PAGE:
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2. Establish clear and consistent leadership so your dog respects you as the pack leader and accepts his position as the pack follower. Once you're in the driver's seat, your dog will be primed and ready for training.
3. Learn to communicate in your dog's primary language: movement. Dogs can be taught to comprehend verbal cues and commands, but movements, gestures and actions that satisfy their basic needs are much more effective ways to teach them the skills they need to fit into a family.
4. Provide your dog with basic training that is adaptive to the rules of conduct in the canine world but that also allows her to function safely in the human world. This means giving her training exercises that feed her needs as well as her innate skills and intelligence. Don't use treats and other such ineffective props.
5. Give your dog a steady dose of physical exercise that allows him to roam the neighbourhood, explore new places and settings, socialize and play with other dogs. Let him earn the privilege of following his own nose, exploring the world off-leash, instead of being restricted to the distance your leash allows.
6. Establish and maintain consistent household rules and boundaries so your dog has a clear understanding of the rules of behaviour in the human world. Be a considerate and respectful human caregiver who appreciates how environmental changes—a new family member, a new job, a move, any two-legged conflicts—might negatively impact the dog.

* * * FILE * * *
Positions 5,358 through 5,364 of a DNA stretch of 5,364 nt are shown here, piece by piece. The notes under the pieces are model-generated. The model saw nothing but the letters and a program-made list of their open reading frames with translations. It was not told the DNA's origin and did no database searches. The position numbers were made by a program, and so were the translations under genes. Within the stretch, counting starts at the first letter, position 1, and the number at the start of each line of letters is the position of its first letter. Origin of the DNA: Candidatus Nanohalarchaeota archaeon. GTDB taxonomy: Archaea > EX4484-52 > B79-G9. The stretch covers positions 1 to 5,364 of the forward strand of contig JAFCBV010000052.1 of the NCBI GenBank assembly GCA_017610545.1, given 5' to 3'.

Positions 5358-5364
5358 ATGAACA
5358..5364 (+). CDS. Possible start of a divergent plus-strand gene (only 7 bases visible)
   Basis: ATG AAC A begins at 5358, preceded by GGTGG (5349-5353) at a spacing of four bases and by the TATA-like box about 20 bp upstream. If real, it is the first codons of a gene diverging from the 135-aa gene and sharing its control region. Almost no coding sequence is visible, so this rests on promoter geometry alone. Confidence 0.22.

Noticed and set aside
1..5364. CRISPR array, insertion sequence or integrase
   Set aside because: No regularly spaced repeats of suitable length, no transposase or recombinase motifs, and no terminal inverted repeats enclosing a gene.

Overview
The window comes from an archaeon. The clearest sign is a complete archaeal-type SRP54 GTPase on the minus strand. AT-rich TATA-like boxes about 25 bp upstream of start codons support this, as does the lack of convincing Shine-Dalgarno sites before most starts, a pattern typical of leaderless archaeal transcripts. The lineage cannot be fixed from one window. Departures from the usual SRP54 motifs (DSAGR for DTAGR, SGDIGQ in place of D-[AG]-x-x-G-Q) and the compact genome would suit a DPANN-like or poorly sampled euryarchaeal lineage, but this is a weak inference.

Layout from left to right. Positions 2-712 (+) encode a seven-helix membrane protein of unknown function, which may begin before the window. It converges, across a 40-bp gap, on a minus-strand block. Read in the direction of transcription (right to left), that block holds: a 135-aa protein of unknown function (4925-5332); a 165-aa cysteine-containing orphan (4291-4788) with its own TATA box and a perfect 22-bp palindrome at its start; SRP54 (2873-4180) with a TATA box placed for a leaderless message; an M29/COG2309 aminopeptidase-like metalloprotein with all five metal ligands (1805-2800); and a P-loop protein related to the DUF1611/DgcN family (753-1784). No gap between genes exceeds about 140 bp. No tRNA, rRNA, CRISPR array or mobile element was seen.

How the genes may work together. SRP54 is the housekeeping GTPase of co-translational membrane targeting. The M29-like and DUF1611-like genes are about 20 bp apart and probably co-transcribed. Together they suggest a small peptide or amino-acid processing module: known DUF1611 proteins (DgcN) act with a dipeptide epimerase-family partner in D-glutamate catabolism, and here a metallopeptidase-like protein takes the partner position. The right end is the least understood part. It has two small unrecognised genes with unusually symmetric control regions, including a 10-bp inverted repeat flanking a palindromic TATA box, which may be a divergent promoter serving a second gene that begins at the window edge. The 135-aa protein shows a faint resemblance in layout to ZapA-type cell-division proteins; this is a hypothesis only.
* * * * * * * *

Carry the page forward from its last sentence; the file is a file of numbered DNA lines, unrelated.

7. Refrain from coddling your dog or forcing her into the role of surrogate human partner. Don't shower your dog with expensive and useless props and toys. Your dog should sleep in her own bed, have a maximum of three toys, a healthy four-legged diet and a few basic grooming aids to maintain physical and mental health. Give your dog the gift of your time and reward your dog with games that satisfy her need for mental stimulation, play and affection. This approach will also stave off boredom, separation anxiety and negative behaviours and will allow your dog's skills and unique personality to shine through.
8. Don't consider adding a second dog to the family mix until your dog reaches a mature three years of age and has had a lot of socialization with other dogs. Some veterinarians tell people to get a second dog to reduce problem behaviours, but adding another dog to the mix often just adds fuel to the fire.
9. Start training your puppy from day one, and before you start shopping for a pup, become educated about the unscrupulous practices of some pet shops and breeders out there. Never take a pup home until it's at least eight, ideally nine, weeks of age, as this allows for critical bonding time with his mother and pup siblings.
10. Think about your relationship with your dog as a constantly evolving process. As dogs mature, they often go through phases that necessitate re-training—such as during the terrible twos and the golden years. Be considerate of these milestones and don't get stuck in strict routines that will bore your dog. Instead, find new ways to bond.
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Excerpted from Brad Pattison Unleashed by Brad Pattison (bradpattinson.com) Copyright © 2010 Brad Pattison. Excerpted by permission of Random House Canada, a division of Random House of Canada Limited. All rights reserved. No part of this excerpt may be reproduced or reprinted without permission in writing from the publisher.